JOSHUA 12, 13, 14, and 15
It is good to keep a record of your past victories. They are a reminder of the favour and power of God in your life – and an incentive to keep going in the future when things get tough. The list starts with the Transjordan territories, inherited by the Reubenites, the Gadites and the half-tribe of Manasseh. Joshua is very precise on how this land is subdivided, and from whom it was captured; the infamous Balaam gets a further mention – this time for practicing divination.
Thirty-one kings on the west side of the Jordan were captured and killed, along with their cities. But, even after a few more years, the Lord had cause to complain to Joshua that there were still large areas of Canaan still to be occupied. This included the land of the Philistines, which was often a thorn in Israel’s side. If we fail to bring the Kingdom of God to our local mission fields, then slowly the Kingdom will be taken away from us. If we do not continually move forward, then we will always slip back – there is no standing still.
Judah was the first tribe on the West of the Jordan to receive its allocated inheritance. And Caleb, the hero of 45 years previously, was given the honour of having first pick of that land allocation. He chose the area around Hebron – the land that he had personally walked on as one of the Spies. The Lord also takes careful note of those areas that we claim in our lives for our inheritance and for the Kingdom of God. We may not appear to receive that inheritance immediately, but it will come one day. Caleb was a great warrior and his power and zeal had not diminished from the age of 40 to 85. We must learn from this great man of God that there is no concept of ‘retirement’ in God’s Kingdom, and we should expect to grow more powerful and have more influence as we age gracefully. Caleb accepted his allocation as God’s gift to him, and duly drove out the giants who had occupied it up until then.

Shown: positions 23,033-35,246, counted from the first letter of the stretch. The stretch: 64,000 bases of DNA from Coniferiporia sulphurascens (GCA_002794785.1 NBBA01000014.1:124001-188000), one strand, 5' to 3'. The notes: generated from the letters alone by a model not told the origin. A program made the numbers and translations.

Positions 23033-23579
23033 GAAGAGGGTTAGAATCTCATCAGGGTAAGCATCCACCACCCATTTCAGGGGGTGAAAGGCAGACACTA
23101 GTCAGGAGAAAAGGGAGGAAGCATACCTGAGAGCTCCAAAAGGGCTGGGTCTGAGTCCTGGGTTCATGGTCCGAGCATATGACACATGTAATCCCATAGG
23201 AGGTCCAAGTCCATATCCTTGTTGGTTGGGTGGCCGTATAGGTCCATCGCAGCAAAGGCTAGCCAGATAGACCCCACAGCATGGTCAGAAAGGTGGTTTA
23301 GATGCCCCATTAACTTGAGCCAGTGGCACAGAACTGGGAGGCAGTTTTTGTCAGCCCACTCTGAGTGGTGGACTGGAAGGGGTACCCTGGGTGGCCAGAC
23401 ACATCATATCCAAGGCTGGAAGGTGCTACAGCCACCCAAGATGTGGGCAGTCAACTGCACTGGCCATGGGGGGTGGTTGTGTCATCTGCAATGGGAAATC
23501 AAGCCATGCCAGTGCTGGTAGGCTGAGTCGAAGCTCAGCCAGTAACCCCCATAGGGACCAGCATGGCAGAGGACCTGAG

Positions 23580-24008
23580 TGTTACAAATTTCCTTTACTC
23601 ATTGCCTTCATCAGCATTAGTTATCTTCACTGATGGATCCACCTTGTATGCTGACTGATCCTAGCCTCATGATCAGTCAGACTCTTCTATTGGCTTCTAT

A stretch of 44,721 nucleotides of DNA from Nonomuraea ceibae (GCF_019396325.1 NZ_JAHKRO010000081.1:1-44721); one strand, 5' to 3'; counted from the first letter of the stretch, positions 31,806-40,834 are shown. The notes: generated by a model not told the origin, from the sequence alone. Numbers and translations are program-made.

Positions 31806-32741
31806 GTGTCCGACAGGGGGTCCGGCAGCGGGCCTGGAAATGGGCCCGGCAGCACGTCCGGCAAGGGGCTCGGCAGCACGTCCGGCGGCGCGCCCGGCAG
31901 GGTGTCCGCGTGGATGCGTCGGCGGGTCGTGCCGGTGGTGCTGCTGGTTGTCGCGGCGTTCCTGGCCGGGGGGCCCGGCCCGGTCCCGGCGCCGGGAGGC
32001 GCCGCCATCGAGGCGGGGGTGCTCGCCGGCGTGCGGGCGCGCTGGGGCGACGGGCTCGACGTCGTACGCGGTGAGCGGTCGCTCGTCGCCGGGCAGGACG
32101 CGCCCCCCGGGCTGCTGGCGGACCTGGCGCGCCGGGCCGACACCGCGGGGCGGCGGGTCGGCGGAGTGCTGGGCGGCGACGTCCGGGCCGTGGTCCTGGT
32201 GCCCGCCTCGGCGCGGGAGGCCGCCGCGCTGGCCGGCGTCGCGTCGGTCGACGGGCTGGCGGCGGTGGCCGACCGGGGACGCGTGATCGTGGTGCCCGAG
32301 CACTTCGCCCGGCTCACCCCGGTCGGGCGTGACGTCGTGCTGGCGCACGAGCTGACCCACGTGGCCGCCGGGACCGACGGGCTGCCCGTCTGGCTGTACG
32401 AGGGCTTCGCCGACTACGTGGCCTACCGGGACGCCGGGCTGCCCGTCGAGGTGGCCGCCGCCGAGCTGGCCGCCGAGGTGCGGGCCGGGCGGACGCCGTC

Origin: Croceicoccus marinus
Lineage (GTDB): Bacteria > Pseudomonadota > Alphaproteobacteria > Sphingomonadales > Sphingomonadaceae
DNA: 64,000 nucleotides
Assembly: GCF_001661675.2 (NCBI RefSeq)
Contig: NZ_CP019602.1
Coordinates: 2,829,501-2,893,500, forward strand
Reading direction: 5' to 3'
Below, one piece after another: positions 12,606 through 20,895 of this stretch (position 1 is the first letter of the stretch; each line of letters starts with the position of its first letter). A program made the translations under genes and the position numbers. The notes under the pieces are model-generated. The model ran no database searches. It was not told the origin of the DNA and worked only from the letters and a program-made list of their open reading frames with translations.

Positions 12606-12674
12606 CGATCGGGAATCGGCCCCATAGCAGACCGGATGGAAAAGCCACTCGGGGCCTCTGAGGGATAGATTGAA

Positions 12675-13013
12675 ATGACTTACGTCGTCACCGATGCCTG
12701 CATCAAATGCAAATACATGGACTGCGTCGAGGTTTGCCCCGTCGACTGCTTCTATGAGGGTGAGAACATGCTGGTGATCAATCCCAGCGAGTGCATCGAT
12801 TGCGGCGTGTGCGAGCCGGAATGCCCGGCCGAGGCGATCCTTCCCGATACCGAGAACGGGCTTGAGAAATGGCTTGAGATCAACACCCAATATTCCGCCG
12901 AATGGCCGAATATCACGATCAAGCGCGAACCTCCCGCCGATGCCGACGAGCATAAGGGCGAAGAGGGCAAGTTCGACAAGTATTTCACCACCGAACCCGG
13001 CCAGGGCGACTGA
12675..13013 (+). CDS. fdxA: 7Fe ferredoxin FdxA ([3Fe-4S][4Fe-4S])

After Caleb, the remainder of Judah’s territory was allocated – this was the largest area of land of all the tribes, although it did contain a high proportion of inhospitable territory. The overall boundaries were the Mediterranean shore, the Dead Sea shore, a line running East-West just south of Jerusalem, and the desert in the direction of Egypt. The final sentence of chapter 15 states that Judah could not dislodge the Jebusites who occupied Jerusalem; it was not really until the days of King David that they were finally expelled. Pockets of enemy resistance are potentially a real problem in our own lives since they give the Devil a foothold and occupy our attention when it deserves to be elsewhere. As Jesus said, rather graphically a thousand or two years later: “If your eye causes you to sin, pluck it out!”.